Researchers Combine Modern Equipment for Increased Precision in Body Composition Analysis

February 19, 2024 · Baton Rouge, LA

Pennington Biomedical’s Dr. Steven Heymsfield part of collaborative research team that confirms body composition measurement method; study published in Nature magazine.

BATON ROUGE, Louisiana – Locating specific, localized distributions of fat and muscle in body composition is intuitively and imprecisely implied by body shape. Now, a team of researchers has discovered that the unique combination of modern deep learning models, specified equipment and three-dimensional body scans has given a quantitative validation on medical imaging that was previously only qualitative.

Pennington Biomedical Professor of Metabolism and Body Composition Dr. Steven Heymsfield is part of a team of researchers who confirming the results in the study “Generative Deep Learning Furthers the Understanding of Local Distributions of Fat and Muscle on Body Shape and Health Using 3D Surface Scans.” The study appeared in the Communications Medicine, a research journal of

“To easily and quickly create a detailed digital map of a person’s body shape and then to use that information to generate not only accurate estimates of their body composition and health risks, but also a corresponding x-ray image, was almost unimaginable just a few years ago,” said Dr. Heymsfield. “Technological advances like this require skills from a broad range of scientists who make their academic homes at institutions like Pennington Biomedical and the University of Hawaii Cancer Center.”

The research group used previously obtained 3D body surface scans, originally gathered from the “Shape Up! Adults” study, for which Pennington Biomedical was a participating clinical study site. The scans were taken with a 3D booth-based camera, originally designed for the clothing industry, but lately used more and more commonly with biomedical research. The team developed a model that fed the 3D surface scans into a dual-energy X-ray absorptiometry, or DXA scanner. With the inputs, the DXA scanner measured quantities of muscle, fat and bone.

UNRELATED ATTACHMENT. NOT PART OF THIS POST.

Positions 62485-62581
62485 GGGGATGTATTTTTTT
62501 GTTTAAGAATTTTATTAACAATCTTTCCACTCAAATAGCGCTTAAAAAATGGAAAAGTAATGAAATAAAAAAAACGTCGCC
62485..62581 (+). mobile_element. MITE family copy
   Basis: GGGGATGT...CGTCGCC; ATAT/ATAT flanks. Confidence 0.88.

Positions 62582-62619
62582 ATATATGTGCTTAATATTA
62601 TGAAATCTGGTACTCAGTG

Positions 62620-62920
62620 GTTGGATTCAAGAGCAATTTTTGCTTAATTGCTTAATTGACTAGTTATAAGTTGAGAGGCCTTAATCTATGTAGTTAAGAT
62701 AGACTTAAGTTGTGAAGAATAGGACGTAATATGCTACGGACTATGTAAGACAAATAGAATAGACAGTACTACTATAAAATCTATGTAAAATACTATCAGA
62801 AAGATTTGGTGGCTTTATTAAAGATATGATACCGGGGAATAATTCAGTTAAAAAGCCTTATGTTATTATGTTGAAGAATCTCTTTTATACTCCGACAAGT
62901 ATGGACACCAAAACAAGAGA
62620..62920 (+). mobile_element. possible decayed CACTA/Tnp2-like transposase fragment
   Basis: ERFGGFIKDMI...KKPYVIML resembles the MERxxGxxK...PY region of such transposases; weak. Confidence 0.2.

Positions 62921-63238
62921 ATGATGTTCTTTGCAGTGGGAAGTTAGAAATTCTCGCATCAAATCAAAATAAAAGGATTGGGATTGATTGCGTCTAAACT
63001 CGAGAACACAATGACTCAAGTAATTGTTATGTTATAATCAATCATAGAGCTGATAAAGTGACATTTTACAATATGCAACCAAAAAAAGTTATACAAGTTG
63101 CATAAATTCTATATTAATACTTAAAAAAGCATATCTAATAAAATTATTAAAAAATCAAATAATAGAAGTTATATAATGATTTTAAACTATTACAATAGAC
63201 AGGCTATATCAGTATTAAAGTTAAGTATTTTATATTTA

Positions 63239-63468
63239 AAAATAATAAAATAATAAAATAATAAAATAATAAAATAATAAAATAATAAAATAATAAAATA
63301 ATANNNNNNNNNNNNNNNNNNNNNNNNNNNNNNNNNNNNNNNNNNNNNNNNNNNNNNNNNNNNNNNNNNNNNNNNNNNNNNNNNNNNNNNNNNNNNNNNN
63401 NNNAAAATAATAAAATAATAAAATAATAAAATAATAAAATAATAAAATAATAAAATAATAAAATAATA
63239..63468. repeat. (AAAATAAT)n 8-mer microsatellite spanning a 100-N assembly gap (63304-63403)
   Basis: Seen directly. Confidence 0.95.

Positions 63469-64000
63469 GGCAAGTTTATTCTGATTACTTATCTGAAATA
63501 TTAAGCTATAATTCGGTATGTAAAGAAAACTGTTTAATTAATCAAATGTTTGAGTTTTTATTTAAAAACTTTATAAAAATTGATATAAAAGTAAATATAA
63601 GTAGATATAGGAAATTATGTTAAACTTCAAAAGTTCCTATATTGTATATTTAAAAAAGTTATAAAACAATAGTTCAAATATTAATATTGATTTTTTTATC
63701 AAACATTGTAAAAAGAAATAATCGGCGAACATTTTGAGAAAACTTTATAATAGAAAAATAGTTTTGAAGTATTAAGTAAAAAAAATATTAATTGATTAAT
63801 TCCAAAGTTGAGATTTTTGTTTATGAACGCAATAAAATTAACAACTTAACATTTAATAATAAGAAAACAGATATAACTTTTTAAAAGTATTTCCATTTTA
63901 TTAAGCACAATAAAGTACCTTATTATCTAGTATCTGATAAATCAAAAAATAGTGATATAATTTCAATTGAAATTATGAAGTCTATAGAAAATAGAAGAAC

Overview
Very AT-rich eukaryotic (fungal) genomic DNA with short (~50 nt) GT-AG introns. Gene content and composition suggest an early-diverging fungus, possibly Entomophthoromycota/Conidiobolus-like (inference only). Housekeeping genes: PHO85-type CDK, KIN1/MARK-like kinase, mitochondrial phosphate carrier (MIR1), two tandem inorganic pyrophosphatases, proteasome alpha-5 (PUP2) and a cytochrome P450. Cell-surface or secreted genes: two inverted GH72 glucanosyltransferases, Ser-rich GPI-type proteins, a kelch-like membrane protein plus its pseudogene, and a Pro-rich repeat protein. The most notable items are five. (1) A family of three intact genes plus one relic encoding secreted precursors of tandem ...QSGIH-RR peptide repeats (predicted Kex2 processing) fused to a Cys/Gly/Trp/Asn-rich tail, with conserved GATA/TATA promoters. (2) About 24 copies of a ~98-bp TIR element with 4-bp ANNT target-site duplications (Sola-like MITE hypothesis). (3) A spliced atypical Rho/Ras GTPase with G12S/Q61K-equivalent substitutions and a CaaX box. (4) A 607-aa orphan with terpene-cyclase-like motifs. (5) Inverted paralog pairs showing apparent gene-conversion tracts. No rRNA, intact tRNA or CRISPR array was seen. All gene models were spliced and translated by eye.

The DXA scanner generated results showing where the distributions of fat and muscle were located, and the team then affirmed this accuracy with standard measurements using scales and measuring tape. When compared with commercial software that is commonly used in clinical settings, the team’s unique combination of equipment and analysis yielded measurements of fat, lean muscle and bone with greater accuracy. Ultimately, the combination of these two pieces of equipment helped affirm the strong relationship between exterior body shape and interior composition. 

“With our goal of contributing to the knowledge base, even the pairing of two extensively tested pieces of equipment is opening doors to profound body measurement possibilities that are both accurate and noninvasive,” said Dr. John Kirwan, Executive Director of Pennington Biomedical. “This study is the latest in Dr. Heymsfield’s long legacy of technological advancements in pursuit of improvements to health, including his work with the latest digital health and wellness tools, which he undertook in 2021 when he was named an Amazon Scholar.”

With the accuracy of this method confirmed, Dr. Heymsfield is confident about how this sort of scanning may be used. Stating that the key benefits are how accurate and noninvasive this measurement method is, he predicts that such methods will be used in the measurement of sarcopenia, or the age-related involuntary loss of muscle mass and strength. 

In October 2023, Dr. Heymsfield was one of six Pennington Biomedical scientists to rank among the world’s most citied researchers through the Google Scholar Citations database. With an h-index, or gauge of productivity and the impact of published papers, of 165, Dr. Heymsfield is among the top 500 most cited researchers worldwide and Louisiana’s most cited MD.

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About the Pennington Biomedical Research Center

The Pennington Biomedical Research Center is at the forefront of medical discovery as it relates to understanding the triggers of obesity, diabetes, cardiovascular disease, cancer and dementia. The Center conducts basic, clinical, and population research, and is a campus of the LSU System. The research enterprise at Pennington Biomedical includes over 530 employees within a network of 44 clinics and research laboratories, and 13 highly specialized core service facilities. Its scientists and physician/scientists are supported by research trainees, lab technicians, nurses, dietitians, and other support personnel. Pennington Biomedical is a state-of-the-art research facility on a 222-acre campus in Baton Rouge. For more information, see

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